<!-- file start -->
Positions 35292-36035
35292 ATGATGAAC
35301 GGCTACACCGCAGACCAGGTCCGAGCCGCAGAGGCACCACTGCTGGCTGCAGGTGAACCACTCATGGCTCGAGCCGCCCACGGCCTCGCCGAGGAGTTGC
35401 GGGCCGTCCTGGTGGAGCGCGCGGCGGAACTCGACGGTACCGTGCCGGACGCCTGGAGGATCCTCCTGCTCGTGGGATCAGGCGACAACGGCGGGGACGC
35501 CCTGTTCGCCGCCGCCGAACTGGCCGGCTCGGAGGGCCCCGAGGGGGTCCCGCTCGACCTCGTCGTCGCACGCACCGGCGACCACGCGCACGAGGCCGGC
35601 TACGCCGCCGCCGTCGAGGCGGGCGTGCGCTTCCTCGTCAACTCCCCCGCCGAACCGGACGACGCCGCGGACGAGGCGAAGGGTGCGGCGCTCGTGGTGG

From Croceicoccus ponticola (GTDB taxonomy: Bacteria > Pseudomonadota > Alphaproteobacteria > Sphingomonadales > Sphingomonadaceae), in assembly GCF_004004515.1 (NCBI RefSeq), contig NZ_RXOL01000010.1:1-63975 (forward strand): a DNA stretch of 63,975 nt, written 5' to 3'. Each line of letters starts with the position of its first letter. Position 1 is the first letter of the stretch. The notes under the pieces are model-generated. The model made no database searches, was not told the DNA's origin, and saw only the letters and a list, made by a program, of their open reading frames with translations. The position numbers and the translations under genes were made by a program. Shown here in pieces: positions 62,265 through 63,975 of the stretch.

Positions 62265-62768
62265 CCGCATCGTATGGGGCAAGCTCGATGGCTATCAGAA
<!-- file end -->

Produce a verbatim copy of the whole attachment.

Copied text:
Positions 35292-36035
35292 ATGATGAAC
35301 GGCTACACCGCAGACCAGGTCCGAGCCGCAGAGGCACCACTGCTGGCTGCAGGTGAACCACTCATGGCTCGAGCCGCCCACGGCCTCGCCGAGGAGTTGC
35401 GGGCCGTCCTGGTGGAGCGCGCGGCGGAACTCGACGGTACCGTGCCGGACGCCTGGAGGATCCTCCTGCTCGTGGGATCAGGCGACAACGGCGGGGACGC
35501 CCTGTTCGCCGCCGCCGAACTGGCCGGCTCGGAGGGCCCCGAGGGGGTCCCGCTCGACCTCGTCGTCGCACGCACCGGCGACCACGCGCACGAGGCCGGC
35601 TACGCCGCCGCCGTCGAGGCGGGCGTGCGCTTCCTCGTCAACTCCCCCGCCGAACCGGACGACGCCGCGGACGAGGCGAAGGGTGCGGCGCTCGTGGTGG

From Croceicoccus ponticola (GTDB taxonomy: Bacteria > Pseudomonadota > Alphaproteobacteria > Sphingomonadales > Sphingomonadaceae), in assembly GCF_004004515.1 (NCBI RefSeq), contig NZ_RXOL01000010.1:1-63975 (forward strand): a DNA stretch of 63,975 nt, written 5' to 3'. Each line of letters starts with the position of its first letter. Position 1 is the first letter of the stretch. The notes under the pieces are model-generated. The model made no database searches, was not told the DNA's origin, and saw only the letters and a list, made by a program, of their open reading frames with translations. The position numbers and the translations under genes were made by a program. Shown here in pieces: positions 62,265 through 63,975 of the stretch.

Positions 62265-62768
62265 CCGCATCGTATGGGGCAAGCTCGATGGCTATCAGAA